But why single out Kalmadi? What is the accountability of the government of India whose bureaucrats are on various Games' panels? The PM appointed a core group of ministers to supervise the Games, should they not take some responsibility? The Central Vigilance Commission report is a damning indictment of every civic authority in the urban development ministry and Delhi government, should they not be also brought under the scanner?

In a sense, the parallels between the Games and that other sporting circus, the Indian Premier League (IPL), are uncanny. In the IPL, the sleaze showed up the frailties of corporate India which tried to run the event like a private members' club. In the Games, it's the soft underbelly of the State which is being exposed. In the IPL, a single individual, Lalit Modi, has been held responsible for the corruption even as the other board and governing council members appear to have got away. In the Games too, the focus seems to be on Kalmadi when it should be on every government department that has benefited from the bonanza. Maybe, that's why its called the Commonwealth Games: the wealth has been commonly shared!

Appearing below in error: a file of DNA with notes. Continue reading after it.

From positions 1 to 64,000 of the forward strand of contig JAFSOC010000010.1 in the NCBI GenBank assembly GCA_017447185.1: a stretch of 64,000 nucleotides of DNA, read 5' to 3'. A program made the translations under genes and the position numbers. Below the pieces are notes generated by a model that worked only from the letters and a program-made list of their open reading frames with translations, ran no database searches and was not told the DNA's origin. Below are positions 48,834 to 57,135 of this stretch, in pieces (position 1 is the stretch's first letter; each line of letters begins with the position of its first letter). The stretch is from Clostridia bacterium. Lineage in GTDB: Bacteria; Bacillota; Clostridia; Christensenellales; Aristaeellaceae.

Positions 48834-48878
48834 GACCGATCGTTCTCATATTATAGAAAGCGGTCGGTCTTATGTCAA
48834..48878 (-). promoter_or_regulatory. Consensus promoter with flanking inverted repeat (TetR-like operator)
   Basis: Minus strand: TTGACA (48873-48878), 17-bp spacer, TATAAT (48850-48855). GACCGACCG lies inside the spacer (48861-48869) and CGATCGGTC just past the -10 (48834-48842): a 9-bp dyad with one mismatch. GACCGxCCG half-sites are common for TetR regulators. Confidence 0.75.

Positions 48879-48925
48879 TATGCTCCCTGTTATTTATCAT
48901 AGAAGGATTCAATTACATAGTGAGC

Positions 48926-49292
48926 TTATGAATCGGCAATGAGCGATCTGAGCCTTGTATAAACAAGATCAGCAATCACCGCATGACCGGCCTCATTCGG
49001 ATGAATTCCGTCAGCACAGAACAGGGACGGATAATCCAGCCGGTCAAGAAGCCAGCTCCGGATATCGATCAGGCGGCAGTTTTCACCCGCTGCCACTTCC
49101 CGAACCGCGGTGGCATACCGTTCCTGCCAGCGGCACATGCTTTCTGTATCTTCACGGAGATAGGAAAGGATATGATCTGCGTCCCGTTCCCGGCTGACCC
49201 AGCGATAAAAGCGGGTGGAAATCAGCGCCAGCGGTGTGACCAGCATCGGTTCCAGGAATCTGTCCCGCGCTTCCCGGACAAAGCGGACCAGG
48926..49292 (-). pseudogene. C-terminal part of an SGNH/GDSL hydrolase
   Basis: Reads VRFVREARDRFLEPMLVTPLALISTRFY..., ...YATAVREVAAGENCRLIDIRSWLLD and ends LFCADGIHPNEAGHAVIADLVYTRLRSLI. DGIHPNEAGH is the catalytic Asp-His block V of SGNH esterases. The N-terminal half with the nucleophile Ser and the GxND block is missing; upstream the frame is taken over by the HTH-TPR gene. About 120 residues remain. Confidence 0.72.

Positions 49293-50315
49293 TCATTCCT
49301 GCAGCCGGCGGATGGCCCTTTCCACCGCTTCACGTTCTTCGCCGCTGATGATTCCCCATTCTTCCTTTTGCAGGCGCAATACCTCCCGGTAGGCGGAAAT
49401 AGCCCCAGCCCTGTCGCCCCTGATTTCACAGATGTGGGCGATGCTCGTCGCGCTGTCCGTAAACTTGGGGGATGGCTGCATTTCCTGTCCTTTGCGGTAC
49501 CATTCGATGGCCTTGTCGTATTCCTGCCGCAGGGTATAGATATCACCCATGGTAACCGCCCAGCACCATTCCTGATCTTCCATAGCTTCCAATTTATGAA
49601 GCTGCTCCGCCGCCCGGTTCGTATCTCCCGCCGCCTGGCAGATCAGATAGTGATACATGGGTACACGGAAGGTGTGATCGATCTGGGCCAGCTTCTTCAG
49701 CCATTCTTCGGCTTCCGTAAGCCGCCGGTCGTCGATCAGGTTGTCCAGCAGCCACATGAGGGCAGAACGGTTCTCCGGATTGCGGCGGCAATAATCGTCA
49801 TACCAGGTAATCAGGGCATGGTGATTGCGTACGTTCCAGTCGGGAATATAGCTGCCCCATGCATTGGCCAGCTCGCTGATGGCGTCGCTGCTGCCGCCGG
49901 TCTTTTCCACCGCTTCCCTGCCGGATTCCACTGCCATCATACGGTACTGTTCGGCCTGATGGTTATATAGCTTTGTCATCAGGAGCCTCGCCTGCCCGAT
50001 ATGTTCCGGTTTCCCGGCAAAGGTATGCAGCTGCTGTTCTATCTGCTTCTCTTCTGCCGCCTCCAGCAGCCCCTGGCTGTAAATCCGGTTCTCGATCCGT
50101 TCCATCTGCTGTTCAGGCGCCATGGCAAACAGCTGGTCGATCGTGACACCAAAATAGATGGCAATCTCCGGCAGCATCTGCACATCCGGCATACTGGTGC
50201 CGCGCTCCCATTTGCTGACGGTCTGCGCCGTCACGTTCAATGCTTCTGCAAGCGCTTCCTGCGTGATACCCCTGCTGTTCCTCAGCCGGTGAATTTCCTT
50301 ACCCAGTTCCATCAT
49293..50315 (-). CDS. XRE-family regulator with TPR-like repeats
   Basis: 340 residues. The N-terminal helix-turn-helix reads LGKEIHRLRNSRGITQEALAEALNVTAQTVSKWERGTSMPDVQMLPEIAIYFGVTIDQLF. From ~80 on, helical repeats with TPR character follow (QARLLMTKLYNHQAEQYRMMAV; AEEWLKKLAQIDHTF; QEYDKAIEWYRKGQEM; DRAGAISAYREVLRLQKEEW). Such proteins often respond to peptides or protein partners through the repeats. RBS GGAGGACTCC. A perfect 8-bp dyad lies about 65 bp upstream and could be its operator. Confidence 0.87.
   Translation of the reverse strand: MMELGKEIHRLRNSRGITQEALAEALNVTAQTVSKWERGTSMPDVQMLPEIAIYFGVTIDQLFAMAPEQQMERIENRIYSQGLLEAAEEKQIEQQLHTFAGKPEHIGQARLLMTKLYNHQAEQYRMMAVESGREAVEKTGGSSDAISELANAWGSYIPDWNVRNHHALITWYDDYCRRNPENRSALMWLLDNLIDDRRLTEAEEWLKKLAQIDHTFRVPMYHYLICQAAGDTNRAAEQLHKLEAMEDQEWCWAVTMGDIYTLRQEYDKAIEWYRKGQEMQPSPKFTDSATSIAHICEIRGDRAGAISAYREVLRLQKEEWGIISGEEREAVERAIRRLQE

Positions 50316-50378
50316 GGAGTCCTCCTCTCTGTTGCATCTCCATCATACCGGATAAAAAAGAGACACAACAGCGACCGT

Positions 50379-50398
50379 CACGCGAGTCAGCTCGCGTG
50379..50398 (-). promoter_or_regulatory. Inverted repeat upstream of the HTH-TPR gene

Post-script: question for Mani Shankar Aiyar: how does he reconcile his hatred for mega sports events with the fact that Rajiv Gandhi's original showpiece project was the Asiad 1982? A supplementary question: would Aiyar have shown similar antipathy towards the Commonwealth Games if Rahul Gandhi had been organising committee chairperson?

Rajdeep Sardesai is Editor-in-Chief, IBN 18 Network

The views expressed by the author are personal.

First Published: Aug 05, 2010 23:43 IST